Sounds (9/10)
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I like the way the game sounds. Pigcops sound like pigcops. Octabrains sound like octabrains. Even Duke getting hurt sounds like...well, Duke experiencing pain. The gun sounds are also very well done. The Ripper has excellent firing and reloading sounds, as does the Shotgun, the 1911, and the Shrink Ray. The music works well with the game, though there are a number of points when you can tell that a whole bunch of enemies are about to enter the area and enemies will no longer spawn. That's alright though; I keep track of them and plan accordingly with pipe bombs and trip mines.

On the subject of sound design, you cannot overlook the exceptional amount of voice-work that's been done by Jon St. John. As the appointed voice of Duke Nukem since 1996, he has made an excellent comeback as the hero's voice. One-liners abound, and although some lines are dated (it tends to happen when lines were written and recorded over the last 5 years), they all contribute to the grand sense of fun Duke Nukem Forever puts forth. I think I'll redecorate my room in brain matter grey. Right after I make some porkchop sandwiches.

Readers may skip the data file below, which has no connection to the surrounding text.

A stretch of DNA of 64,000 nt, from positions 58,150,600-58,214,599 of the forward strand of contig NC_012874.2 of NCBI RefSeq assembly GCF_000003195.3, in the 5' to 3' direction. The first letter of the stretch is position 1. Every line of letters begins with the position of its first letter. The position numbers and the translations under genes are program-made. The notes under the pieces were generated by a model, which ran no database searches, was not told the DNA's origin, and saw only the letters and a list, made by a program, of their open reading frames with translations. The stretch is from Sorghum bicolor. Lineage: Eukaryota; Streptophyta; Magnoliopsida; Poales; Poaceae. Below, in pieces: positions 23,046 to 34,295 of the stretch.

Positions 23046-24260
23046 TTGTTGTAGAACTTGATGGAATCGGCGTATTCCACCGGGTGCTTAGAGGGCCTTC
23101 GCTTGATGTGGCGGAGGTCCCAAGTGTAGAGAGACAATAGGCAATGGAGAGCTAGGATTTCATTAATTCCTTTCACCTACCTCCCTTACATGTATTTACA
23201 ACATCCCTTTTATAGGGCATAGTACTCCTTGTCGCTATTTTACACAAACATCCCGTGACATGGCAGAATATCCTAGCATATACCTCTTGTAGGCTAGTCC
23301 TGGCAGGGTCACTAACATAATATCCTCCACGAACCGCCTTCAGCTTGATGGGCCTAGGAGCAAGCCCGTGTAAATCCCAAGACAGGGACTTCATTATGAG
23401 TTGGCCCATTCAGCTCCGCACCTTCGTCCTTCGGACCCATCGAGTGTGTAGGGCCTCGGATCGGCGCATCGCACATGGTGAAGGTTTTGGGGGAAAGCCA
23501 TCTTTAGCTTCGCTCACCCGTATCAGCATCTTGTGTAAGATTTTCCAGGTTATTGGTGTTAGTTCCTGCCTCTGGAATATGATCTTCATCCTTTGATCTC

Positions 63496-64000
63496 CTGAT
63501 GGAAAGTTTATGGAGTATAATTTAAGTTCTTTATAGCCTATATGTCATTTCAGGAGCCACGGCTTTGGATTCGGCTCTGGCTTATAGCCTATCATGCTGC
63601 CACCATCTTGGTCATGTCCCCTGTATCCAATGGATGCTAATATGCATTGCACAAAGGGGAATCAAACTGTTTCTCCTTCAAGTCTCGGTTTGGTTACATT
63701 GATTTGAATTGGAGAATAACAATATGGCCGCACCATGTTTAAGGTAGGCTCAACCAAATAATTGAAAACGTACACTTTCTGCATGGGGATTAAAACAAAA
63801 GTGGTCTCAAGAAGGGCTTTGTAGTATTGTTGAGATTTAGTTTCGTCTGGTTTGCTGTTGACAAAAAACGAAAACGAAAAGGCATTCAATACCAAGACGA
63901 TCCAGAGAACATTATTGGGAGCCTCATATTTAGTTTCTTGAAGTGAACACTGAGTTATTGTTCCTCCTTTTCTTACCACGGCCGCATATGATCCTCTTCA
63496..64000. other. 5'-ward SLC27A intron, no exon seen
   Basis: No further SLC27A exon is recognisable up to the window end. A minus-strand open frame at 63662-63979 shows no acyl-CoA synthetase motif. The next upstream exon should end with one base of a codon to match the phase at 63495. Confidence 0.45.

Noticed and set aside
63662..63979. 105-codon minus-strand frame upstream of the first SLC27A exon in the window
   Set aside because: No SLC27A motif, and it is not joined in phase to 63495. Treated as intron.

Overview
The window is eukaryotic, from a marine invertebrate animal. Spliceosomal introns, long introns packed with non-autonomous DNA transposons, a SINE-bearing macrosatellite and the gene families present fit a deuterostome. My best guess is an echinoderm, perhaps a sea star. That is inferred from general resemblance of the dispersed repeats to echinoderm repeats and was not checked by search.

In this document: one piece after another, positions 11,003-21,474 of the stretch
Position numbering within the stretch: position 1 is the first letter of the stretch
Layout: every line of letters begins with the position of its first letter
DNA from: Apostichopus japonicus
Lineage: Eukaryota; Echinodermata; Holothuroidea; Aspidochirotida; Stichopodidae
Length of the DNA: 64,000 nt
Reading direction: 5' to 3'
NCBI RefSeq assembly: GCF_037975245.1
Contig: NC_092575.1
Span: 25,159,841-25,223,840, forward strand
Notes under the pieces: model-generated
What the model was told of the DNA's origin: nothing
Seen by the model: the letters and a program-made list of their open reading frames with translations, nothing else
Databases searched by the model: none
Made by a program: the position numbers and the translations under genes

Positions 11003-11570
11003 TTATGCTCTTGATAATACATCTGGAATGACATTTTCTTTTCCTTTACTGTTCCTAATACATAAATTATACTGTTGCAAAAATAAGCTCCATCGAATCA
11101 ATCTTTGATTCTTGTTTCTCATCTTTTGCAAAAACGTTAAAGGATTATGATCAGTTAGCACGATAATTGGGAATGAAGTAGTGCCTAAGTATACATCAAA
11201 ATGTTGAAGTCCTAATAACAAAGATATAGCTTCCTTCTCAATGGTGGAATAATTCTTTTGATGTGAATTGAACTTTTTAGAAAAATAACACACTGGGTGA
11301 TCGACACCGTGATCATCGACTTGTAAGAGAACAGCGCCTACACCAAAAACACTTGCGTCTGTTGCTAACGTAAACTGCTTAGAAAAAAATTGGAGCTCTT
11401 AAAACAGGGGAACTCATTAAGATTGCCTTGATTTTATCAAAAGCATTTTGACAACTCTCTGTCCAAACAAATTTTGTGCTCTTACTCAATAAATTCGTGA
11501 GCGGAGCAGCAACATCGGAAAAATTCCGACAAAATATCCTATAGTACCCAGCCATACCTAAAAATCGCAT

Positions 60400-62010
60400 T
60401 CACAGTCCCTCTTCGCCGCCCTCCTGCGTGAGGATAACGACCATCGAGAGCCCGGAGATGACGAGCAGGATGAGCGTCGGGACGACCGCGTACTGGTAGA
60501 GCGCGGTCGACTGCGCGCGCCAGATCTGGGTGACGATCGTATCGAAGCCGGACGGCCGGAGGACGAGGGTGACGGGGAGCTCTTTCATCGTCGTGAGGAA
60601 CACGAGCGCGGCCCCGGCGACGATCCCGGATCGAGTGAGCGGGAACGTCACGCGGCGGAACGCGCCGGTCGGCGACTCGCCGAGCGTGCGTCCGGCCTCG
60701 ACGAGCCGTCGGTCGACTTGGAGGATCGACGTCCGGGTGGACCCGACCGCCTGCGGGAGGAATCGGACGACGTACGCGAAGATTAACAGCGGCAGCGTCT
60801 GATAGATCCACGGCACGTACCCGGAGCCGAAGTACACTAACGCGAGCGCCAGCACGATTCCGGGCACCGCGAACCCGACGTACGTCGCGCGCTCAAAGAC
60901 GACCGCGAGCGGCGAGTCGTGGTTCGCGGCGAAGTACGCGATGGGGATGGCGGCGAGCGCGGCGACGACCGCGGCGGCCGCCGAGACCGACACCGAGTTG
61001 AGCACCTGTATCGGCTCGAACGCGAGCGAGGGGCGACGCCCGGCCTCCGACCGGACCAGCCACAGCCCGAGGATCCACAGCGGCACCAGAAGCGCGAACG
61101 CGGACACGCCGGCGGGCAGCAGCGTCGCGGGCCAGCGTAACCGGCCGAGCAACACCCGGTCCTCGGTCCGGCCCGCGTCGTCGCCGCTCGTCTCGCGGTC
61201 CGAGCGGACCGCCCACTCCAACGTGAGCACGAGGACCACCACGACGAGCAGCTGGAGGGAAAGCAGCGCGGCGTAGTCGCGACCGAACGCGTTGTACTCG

Story (7/10)
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As far as I'm concerned, this technically shouldn't be a category as far as Duke Nukem is concerned. Duke 3D had a fleeting premise that practically disappeared in the first five minutes of gameplay: those alien bastards blew up Duke's ride, and it's time for some healthy servings of pain cake. The rest of Duke 3D was an awesome shooter with almost no mention of story at all. Duke Nukem Forever takes it a step further and builds a story about Duke's retirement, his glamorous casino, and his celebrity status. That's enough story for me. The Duke Nukem franchise has never been about introspection or contemplation. It's been about kicking ass and taking names, and that's exactly what the story lead-up for Duke Nukem Forever provides. Nothing fancy, and nothing involved. If you want story, play Mass Effect or Final Fantasy VII; now THOSE have incredible story and depth. If you want to blast away at alien scum trying to steal our women, play Duke Nukem Forever.